Growing vines and making wine
Planting a Vineyard
It seems so idyllic: once you’ve bought your own home in Italy with a piece of land, you’d like to have your own vineyard (if you haven't already got one). Unfortunately the European Union has complicated this! Nowadays no new vineyards are allowed, so the existing total vineyard surface in Europe cannot increase, to avoid being inundated by cheap wine of poor quality. But if you really want your own vineyard, you can, by using the so-called wine quotas, or rights to plant that have become the subject of a lively commerce. Fortunately we know a trustworthy expert who deals in wine quotas. He finds you a quota and buys it from somebody who wants to close his vineyard. Don't plant more than 10 vines without one or they will literally be pulled up by the authorities and you will never get a quota!
One hectare of wine quota costs about €11,000. At the sale the owner hands over the ownership documents.
Our expert also gave us the following information:
After having bought a quota you have to register it at the “Ufficio del Registro”, with a “scrittura privata” (private act of sale), with two copies.
You take one copy to the Regione dell’ Umbria in Perugia, office Produzioni Vegetali or to one of the local Comunità Montane, and also give them a copy of your property act of the land and a map.
The authorisation to plant is valid for 2 years. If you extirpate (root up) an existing vineyard you have 5 years to re-plant, but if you sell the quota it will be have to be re-planted within 2 years (by the new buyer).
How many vines can you grow on one hectare?
One hectare is 10,000 square metres. Between the rows there has to be a distance of 3 metres, and between vines 1 metre. This means that you can plant up to 3,333 vines in one hectare, with special vines suitable for narrow rows (SO4 or Pausen 1106).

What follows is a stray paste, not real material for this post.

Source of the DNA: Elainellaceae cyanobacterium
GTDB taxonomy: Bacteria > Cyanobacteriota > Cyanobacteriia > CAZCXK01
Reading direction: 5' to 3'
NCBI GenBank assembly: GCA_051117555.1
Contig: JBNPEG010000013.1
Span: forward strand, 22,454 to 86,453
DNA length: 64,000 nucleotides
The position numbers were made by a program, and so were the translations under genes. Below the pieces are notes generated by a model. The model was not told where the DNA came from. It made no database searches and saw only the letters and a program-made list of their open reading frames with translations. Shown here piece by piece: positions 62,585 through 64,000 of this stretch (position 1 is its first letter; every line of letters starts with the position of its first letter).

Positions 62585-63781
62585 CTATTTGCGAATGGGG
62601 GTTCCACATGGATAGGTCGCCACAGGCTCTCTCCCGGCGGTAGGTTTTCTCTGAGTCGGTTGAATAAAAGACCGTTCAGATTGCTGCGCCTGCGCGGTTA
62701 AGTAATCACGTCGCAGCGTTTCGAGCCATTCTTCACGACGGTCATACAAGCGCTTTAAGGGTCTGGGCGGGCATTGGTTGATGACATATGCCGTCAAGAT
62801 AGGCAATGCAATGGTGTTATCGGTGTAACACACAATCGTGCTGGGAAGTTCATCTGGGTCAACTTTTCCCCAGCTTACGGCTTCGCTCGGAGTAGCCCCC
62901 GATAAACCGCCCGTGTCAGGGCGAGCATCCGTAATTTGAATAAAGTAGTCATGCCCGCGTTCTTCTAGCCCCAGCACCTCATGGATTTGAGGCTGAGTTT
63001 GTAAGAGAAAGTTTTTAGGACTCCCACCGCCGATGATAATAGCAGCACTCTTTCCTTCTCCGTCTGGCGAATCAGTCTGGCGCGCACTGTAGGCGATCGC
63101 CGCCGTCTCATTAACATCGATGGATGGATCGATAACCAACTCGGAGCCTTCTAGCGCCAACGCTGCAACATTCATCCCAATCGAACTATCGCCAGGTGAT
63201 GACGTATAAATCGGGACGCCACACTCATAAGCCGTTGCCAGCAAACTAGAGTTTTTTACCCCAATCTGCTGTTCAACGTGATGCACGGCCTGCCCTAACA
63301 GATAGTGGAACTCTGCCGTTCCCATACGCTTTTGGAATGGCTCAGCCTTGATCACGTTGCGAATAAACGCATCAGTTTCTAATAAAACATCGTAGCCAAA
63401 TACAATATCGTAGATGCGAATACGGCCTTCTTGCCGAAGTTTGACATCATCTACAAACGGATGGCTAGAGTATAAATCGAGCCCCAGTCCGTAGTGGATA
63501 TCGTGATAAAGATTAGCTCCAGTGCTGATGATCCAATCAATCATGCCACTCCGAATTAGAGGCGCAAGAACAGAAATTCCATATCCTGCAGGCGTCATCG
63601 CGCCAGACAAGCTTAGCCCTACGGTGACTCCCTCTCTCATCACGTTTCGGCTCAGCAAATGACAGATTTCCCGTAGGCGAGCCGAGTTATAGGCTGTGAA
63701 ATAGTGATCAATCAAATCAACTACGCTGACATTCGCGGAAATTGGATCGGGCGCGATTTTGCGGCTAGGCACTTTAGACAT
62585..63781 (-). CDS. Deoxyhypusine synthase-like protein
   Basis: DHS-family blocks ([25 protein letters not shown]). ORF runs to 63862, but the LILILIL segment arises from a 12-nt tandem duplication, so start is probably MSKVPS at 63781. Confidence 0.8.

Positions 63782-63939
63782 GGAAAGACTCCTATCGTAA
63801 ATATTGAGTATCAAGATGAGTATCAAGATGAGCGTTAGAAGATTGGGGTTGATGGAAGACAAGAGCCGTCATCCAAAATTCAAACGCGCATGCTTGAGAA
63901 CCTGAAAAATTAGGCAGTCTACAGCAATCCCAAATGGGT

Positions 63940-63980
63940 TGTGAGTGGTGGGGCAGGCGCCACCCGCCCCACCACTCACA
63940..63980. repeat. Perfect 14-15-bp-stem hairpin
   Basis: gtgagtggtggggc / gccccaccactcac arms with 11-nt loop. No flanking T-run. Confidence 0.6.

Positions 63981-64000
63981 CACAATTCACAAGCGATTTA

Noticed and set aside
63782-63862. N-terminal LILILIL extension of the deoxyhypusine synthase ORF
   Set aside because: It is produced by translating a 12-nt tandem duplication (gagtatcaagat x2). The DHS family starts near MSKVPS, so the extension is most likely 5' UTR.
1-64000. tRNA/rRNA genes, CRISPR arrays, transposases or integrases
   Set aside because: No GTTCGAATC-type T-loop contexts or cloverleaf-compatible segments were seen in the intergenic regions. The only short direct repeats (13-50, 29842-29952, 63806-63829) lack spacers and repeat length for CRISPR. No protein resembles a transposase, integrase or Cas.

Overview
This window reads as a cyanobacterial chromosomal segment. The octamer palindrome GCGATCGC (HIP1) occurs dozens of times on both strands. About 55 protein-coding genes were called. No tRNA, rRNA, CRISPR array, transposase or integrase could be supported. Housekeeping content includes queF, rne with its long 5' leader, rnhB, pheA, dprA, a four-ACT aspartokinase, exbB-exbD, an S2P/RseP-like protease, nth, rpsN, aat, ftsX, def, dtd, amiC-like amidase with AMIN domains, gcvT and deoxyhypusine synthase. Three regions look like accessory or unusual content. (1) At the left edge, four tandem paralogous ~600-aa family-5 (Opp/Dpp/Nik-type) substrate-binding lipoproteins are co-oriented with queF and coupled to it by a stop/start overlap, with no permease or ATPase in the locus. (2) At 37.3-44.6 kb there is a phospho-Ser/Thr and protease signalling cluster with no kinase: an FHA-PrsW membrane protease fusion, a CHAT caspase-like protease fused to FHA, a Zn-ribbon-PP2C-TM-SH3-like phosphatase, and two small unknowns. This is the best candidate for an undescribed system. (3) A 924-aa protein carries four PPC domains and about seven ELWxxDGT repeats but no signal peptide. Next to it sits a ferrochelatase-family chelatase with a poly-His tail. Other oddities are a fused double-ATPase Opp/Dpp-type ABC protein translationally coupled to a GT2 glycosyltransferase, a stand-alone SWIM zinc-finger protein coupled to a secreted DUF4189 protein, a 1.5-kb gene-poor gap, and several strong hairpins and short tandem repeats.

If you need to level off bumpy land to make a flat vineyard, you’ll have to ask permission from the Comunità Montana for ground movement works.
After you have planted your vines you have to communicate this to the Regione or Comunità Montana, indicating the exact cadastre page, piece of land, surface and variety of vines (Trebbiano, SanGiovese, etc).
If you are in a DOC area (Dénomination d’Origine Contrôlée) you can register your vineyard as a DOC vineyard too, obtaining a higher price for your grapes, wine and land. In the third year of existence of the vineyard you have to register on the “Albo DOC” of your Commune (with four copies). The registration is free and you have a chance of getting any subsidies that may be available.
During the month of September the Comunità Montana will come and pay a visit to your vineyard, to check if everything is in order and to give you the DOC label.
Then, after all these efforts you probably will need a drink (or a glass of your self-made wine)!
For more information on growing vines and making wine we recommend 'From Vines to Wines' by Jeff Cox. It is written in English and relates to producing in America but is full of useful information. Read the book then listen to, and watch, the locals! Ask their advice too as they love to pass on their knowledge to eager students!
PS. The legislation changes constantly, so always ask for up-to- date advice. Le Case di Dorrie cannot be held responsible for the information given in this field.